Local Unsupervised Learning for Image Analysis

Unsupervised Learning


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Local Hebbian learning is believed to be inferior in performance to end-to-end training using a backpropagation algorithm. We question this popular belief by designing a local algorithm that can learn convolutional filters at scale on large image datasets. These filters combined with patch normalization and very steep non-linearities result in a good classification accuracy for shallow networks trained locally, as opposed to end-to-end. The filters learned by our algorithm contain both orientation selective units and unoriented color units, resembling the responses of pyramidal neurons located in the cytochrome oxidase ‘interblob’ and ‘blob’ regions in the primary visual cortex of primates. It is shown that convolutional networks with patch normalization significantly outperform standard convolutional networks on the task of recovering the original classes when shadows are superimposed on top of standard CIFAR-10 images. Patch normalization approximates the retinal adaptation to the mean light intensity, important for human vision. We also demonstrate a successful transfer of learned representations between CIFAR-10 and ImageNet 32×32 datasets. All these results taken together hint at the possibility that local unsupervised training might be a powerful tool for learning general representations (without specifying the task) directly from unlabeled data.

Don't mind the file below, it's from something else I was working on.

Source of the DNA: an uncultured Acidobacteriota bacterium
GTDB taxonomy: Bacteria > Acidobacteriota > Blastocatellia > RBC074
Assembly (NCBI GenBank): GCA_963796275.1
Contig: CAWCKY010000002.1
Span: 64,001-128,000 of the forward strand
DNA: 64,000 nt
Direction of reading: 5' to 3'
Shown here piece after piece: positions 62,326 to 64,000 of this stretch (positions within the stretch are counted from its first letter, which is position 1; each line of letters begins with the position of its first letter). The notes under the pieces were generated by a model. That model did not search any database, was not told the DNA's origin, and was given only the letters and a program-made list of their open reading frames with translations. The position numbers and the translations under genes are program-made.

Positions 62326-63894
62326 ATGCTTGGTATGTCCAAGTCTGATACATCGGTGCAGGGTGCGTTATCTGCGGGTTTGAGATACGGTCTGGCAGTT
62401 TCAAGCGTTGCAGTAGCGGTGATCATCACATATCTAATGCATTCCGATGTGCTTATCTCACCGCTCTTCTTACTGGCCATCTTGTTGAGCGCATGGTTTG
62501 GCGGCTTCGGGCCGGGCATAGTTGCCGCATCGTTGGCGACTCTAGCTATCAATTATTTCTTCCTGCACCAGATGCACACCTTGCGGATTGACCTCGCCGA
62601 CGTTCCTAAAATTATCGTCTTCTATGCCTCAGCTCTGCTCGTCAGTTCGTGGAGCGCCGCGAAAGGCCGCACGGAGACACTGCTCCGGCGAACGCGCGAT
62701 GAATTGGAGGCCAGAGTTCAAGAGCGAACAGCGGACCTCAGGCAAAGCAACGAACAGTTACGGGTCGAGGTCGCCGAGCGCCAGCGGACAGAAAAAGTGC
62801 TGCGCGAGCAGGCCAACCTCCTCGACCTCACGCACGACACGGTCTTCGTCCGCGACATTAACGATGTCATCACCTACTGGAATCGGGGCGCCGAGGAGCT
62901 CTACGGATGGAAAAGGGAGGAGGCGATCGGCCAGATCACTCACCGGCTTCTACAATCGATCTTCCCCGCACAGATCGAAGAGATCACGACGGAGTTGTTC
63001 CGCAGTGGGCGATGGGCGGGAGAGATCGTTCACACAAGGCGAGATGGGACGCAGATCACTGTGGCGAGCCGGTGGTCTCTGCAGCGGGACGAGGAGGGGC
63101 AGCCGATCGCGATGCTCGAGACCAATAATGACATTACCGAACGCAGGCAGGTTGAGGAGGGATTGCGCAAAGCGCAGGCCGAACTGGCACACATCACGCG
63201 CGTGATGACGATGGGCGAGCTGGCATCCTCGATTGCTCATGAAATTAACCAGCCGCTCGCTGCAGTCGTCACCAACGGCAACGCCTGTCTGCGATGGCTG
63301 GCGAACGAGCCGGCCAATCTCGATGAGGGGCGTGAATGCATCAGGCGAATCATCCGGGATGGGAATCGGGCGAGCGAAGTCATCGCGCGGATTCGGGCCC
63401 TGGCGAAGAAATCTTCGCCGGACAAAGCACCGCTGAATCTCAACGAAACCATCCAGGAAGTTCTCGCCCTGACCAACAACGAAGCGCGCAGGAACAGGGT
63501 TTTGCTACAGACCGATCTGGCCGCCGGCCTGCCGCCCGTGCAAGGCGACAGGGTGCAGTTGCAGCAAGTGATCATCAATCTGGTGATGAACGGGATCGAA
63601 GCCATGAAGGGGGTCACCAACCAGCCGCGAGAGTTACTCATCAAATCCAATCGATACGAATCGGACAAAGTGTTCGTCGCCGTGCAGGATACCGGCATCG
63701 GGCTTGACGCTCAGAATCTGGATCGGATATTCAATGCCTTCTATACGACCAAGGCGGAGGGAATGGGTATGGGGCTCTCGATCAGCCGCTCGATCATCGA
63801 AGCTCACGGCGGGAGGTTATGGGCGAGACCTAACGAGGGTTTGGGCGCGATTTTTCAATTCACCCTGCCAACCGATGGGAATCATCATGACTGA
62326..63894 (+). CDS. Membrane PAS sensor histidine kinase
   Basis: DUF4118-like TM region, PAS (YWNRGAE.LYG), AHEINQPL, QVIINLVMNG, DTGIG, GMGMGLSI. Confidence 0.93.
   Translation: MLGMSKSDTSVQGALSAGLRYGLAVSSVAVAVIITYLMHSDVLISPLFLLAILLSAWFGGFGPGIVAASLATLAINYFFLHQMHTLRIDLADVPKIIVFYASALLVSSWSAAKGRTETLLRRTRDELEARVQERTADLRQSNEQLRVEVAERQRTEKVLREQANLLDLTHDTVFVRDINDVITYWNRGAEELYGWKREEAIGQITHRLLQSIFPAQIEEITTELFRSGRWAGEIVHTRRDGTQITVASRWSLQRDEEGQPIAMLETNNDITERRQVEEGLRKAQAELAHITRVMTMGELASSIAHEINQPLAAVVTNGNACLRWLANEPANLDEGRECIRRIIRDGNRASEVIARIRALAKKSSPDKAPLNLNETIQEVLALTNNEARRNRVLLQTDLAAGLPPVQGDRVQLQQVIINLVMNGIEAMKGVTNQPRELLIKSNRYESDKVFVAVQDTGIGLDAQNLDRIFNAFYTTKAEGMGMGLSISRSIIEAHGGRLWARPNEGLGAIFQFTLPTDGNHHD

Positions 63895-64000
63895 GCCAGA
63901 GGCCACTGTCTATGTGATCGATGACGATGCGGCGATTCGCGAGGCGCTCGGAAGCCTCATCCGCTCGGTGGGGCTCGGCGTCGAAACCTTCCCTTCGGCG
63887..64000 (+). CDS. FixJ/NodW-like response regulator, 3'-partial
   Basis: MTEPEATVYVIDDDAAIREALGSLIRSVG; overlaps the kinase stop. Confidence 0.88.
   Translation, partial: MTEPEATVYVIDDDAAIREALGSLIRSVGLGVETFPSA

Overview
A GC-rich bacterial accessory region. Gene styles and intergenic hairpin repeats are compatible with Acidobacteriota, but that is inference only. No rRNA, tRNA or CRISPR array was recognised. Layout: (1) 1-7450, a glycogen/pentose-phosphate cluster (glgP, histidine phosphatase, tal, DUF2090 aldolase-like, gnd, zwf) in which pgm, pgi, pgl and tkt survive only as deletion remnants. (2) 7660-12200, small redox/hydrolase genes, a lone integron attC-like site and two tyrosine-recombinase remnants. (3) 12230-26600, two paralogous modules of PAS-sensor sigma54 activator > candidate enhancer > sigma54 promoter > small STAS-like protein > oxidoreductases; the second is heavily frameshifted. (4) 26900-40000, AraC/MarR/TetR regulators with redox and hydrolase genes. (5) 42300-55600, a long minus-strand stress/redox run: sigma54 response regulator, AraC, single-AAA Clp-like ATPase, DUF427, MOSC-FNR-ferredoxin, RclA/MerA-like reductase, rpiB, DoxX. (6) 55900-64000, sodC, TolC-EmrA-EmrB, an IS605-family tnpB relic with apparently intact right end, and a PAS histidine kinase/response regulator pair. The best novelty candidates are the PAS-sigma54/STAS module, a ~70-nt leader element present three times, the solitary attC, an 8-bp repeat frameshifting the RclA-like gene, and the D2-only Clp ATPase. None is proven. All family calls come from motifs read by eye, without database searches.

Please cite our work using the BibTeX below.

    title={Local Unsupervised Learning for Image Analysis},
    author={Leopold Grinberg and John Hopfield and Dmitry Krotov},
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